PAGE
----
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NATIONAL OUTLOOK | Long Range Forecast

Long Range: National pattern reversal runs into resistance

Dr. Doug Gillham
Meteorologist, PhD

Saturday, September 22, 2018, 9:28 AM - September has been a month of contrasting seasons across the country. For northern and western Canada, temperatures have been more typical of October -- and even November at times. Meanwhile, from Ontario to the Maritimes temperatures have been more typical of summer. Newfoundland has been the only province with near seasonal temperatures.

The map below shows the temperature anomaly pattern for the first 20 days of September. The various shades of blue and green represent colder than normal temperatures while the various shades of orange and red highlight areas that have been warmer than normal.

Visit our Complete Guide to Fall 2018 for an in depth look at the Fall Forecast, tips to plan for it and a sneak peek at winter

However, a shift in the temperature pattern is already underway across parts of the country.  This weekend the pattern will still be very chilly across the west, especially for the Prairies, but the summer heat will be gone from eastern Canada – well timed for the official start of fall. Temperatures this weekend will actually be colder than seasonal for nearly the entire country as shown on the temperature anomaly map below.

SEE ALSO: Sticky shadows & balancing eggs - We're debunking the fall season


The attempted pattern change, however, will run into a lot of resistance next week. One of the reasons is the unusually strong region of high pressure off the East Coast of the U.S. (often referred to as the Bermuda High). This ridge in the atmosphere which was so prominent during the summer and much of September will continue to work against allowing the trough in the jet stream to progress into the Great Lakes region.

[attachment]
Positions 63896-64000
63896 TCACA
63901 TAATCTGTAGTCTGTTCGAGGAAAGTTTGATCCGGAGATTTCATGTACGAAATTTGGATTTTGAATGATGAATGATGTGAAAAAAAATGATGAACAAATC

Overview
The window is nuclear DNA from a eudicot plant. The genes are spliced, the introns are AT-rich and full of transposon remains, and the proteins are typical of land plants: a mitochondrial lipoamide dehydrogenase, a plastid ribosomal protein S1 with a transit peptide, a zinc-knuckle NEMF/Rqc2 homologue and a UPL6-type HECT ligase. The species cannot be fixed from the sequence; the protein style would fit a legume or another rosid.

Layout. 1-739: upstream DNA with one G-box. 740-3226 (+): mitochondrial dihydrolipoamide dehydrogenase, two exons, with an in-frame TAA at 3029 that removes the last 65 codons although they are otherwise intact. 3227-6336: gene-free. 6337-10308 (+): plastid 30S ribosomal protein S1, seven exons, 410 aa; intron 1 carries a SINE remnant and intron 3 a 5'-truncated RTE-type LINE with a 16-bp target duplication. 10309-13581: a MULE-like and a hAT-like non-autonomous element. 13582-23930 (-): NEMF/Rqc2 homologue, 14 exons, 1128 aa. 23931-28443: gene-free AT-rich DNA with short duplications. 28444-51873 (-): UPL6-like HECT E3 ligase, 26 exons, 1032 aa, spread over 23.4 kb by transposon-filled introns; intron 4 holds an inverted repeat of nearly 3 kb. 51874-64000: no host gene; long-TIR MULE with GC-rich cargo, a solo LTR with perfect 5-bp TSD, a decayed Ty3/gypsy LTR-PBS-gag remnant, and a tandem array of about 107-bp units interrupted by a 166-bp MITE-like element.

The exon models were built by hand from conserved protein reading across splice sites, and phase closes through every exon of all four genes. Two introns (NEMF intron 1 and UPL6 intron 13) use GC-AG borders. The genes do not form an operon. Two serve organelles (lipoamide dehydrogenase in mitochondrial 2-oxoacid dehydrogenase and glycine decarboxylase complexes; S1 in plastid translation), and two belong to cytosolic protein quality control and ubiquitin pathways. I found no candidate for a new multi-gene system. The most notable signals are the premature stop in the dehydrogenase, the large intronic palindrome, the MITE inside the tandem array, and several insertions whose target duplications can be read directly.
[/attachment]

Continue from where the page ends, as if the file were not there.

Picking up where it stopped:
Therefore, from the Great Lakes to the Maritimes, milder weather will quickly surge back north into these regions and we will have several days of near -- and even above -- seasonal temperatures (but not nearly as warm as what we have seen this week).  

In addition, B.C. and the Yukon will see a milder pattern develop with near seasonal temperatures and even a couple degrees above seasonal near the coast. The map below shows the temperature anomaly pattern for the middle of next week.


Late next week an even colder blast of arctic air will descend upon the Prairies and attempt to spread east into Eastern Canada. This round of chilly weather is expected to have more staying power as it spreads into Ontario and Quebec. The map below shows the pattern that we expect for the final weekend of September through the first week of October.

The greatest uncertainty in the forecast as we look ahead to early October is around the edges of the region forecast to be colder than normal (Alberta and from southern Ontario to the Maritimes).

We know that the Bermuda High will continue to resist the pattern change, but how much? This will impact whether the chilly weather continues to come east (allowing milder weather to spread into Alberta) or whether the dip in the jet stream remains west of the Great Lakes, keeping Alberta cold and allowing southern Ontario to the Maritimes to remain milder. Regardless, a large part of Central Canada will see a chilly start to the month of October.

FALL FORECAST: Canada's national outlook has a shift coming

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